As noted below, it's not like Bill Walton came back from the dead during the 1985-86 season. It only seemed that way. In fact, the Mountain Man played quite a bit during the 1984-85 NBA season, and played quite well at times.
I thought it might be interesting to see what kind of news coverage Mountain Man was getting in the year before he arrived in green.
Here's the first few installments:
Lakers coach Pat Riley remains unsigned, but says, "Things are getting more active and there's not going to be any problem." As for Clippers center Bill Walton, Riley says, "There's no secret we've been pursuing him, but we have a (salary) cap problem. Still, it's not a dead issue." Riley adds, "We've done a lot of talking with people. We're re-evaluating our team, but we don't want to make any reactive moves because of our tough loss to Boston.
--Boston Globe, September 4, 1984
The Lakers still are making noises about signing free agent Bill Walton, but Clippers general manager Carl Scheer insists his team will match a ny offer, although he does qualify his promise. "If they (the Lakers) want to trade James Worthy and Michael Cooper for Bill Walton,' said Scheer, "sure, I'm interested.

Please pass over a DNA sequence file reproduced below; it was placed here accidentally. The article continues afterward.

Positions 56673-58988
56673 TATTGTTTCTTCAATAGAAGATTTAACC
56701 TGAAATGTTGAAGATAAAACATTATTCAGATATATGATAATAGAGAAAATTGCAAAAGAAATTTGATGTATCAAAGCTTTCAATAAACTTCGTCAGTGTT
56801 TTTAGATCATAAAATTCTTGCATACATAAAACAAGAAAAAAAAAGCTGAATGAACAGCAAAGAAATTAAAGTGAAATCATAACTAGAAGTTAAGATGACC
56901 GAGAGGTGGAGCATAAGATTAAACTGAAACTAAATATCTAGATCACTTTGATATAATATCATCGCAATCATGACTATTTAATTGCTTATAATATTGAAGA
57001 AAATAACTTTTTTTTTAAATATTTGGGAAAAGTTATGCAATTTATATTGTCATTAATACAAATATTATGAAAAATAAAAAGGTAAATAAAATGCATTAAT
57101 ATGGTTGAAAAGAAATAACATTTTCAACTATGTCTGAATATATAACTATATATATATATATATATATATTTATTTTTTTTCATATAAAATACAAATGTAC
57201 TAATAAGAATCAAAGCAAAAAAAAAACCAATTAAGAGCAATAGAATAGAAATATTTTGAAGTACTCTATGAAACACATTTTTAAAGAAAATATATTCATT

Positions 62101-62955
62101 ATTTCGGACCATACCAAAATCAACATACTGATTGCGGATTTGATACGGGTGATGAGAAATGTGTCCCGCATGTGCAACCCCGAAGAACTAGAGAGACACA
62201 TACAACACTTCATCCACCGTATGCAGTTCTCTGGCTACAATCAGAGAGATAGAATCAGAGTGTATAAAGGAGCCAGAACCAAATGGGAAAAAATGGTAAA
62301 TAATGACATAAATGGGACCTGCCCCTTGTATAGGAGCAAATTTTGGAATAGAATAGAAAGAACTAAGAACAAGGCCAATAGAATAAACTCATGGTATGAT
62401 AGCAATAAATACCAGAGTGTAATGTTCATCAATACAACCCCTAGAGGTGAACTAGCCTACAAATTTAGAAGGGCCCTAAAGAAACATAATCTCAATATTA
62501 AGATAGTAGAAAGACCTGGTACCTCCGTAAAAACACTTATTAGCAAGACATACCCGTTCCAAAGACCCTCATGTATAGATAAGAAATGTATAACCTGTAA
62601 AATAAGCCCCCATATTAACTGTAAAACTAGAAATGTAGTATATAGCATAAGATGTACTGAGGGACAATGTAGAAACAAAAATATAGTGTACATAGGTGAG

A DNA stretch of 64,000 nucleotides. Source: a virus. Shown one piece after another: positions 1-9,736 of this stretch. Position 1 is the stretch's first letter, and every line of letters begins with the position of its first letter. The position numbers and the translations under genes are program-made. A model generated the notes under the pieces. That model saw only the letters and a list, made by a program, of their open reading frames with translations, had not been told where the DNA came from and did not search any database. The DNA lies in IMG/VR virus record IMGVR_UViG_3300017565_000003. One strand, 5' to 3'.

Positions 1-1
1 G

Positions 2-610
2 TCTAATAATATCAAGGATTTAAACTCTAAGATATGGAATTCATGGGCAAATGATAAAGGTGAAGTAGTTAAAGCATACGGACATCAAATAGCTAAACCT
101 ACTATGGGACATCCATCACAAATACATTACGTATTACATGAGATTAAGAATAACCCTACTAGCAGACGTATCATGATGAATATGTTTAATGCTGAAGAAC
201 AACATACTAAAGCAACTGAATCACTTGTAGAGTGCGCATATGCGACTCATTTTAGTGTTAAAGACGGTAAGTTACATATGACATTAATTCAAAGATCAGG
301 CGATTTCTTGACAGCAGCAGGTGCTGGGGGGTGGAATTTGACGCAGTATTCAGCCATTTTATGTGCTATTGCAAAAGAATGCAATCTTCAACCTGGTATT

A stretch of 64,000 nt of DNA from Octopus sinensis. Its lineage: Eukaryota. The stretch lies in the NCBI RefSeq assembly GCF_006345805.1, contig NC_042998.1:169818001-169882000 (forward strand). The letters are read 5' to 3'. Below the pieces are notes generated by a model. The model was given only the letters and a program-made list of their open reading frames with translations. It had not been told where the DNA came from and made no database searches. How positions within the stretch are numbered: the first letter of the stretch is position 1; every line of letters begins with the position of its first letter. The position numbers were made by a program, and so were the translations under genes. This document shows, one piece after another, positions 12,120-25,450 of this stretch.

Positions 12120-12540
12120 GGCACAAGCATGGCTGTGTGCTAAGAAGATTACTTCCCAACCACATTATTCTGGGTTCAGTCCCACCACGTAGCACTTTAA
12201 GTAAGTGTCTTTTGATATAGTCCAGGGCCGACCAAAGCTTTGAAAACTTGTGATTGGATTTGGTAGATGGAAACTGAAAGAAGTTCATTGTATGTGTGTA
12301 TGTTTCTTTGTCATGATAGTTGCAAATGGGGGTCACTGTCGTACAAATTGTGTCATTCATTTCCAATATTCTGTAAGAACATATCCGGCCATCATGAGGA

--Los Angeles Times, Septemeber 2, 1984
Bill Walton, who became a free agent at the end of last season and reportedly is being sought by the Los Angeles Clippers and Los Angeles Lakers, has been offered $400,000 to play a 32-game schedule in Italy. The offer reportedly was made by Dan Peterson, who owns a franchise in Milan.
--Miami Herald, August 19, 1984
The Mavericks still are looking for a center. Possibilities include Swen Nater of the Lakers (a free agent), Poquette of Cleveland or Walton, who is a free agent. The Clippers, however, who own the right of first refusal for Walton, have said that they will match any offer the Mavericks make. Dallas made an offer for Caldwell Jones, but the last thing the Houston Rockets want to do is help Dallas, so they traded him to Chicago for Mitchell.
--Dallas Morning News, August 18, 1984
Clippers center Bill Walton wants out, and the Lakers might make room by dumping Mitch Kupchak. But the Clippers would have to match any offer or lose face with their new fans in LA.
--New York Times, August 1, 1984